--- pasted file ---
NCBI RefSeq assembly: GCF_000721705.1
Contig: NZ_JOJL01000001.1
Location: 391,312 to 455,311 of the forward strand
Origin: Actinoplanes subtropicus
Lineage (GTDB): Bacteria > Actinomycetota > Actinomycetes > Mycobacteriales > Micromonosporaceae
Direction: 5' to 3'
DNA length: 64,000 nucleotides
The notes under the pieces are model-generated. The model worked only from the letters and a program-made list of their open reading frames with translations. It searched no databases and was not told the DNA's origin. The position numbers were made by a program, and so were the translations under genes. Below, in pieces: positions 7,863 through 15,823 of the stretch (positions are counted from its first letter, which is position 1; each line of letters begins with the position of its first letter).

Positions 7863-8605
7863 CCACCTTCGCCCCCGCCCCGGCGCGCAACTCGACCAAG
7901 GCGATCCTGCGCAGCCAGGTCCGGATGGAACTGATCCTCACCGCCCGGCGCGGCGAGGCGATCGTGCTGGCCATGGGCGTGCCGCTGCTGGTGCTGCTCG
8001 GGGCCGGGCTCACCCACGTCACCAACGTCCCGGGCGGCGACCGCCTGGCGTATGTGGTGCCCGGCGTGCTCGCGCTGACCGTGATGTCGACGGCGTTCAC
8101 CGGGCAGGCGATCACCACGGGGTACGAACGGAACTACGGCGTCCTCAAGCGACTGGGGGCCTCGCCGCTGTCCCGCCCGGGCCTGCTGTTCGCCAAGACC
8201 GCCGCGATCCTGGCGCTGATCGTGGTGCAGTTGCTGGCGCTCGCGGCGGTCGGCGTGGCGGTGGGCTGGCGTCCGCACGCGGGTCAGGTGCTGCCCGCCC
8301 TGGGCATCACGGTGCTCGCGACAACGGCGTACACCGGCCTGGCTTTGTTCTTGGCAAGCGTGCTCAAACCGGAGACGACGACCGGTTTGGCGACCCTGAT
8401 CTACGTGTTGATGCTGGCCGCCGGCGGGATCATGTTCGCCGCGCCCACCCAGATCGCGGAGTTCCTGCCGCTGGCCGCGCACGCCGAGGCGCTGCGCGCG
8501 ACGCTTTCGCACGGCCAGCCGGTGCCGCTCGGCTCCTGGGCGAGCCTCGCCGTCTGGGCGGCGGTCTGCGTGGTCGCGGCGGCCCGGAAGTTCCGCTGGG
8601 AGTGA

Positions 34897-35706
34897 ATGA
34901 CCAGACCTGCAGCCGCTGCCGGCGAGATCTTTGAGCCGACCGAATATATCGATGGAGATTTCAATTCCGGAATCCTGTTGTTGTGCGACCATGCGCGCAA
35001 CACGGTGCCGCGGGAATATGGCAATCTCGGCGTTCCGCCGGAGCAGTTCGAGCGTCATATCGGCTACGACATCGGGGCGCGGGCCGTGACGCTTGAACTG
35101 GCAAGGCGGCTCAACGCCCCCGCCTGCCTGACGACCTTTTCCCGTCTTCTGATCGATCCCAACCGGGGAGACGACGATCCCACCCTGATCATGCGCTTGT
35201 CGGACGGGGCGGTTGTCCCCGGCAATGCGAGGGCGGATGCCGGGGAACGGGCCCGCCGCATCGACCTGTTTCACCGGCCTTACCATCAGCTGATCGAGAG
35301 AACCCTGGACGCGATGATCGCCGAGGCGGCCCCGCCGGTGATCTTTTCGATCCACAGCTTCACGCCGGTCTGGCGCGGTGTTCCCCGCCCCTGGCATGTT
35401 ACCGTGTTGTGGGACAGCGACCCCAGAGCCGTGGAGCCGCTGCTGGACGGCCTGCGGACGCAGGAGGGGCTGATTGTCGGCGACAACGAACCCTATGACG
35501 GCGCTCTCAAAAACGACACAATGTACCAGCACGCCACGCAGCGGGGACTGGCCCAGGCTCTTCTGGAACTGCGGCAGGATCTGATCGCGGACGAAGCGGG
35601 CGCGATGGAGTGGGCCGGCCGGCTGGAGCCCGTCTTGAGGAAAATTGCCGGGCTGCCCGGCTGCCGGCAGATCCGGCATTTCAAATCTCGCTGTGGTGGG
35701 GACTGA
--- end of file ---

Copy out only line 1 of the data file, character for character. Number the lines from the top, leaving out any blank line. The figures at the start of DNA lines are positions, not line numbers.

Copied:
NCBI RefSeq assembly: GCF_000721705.1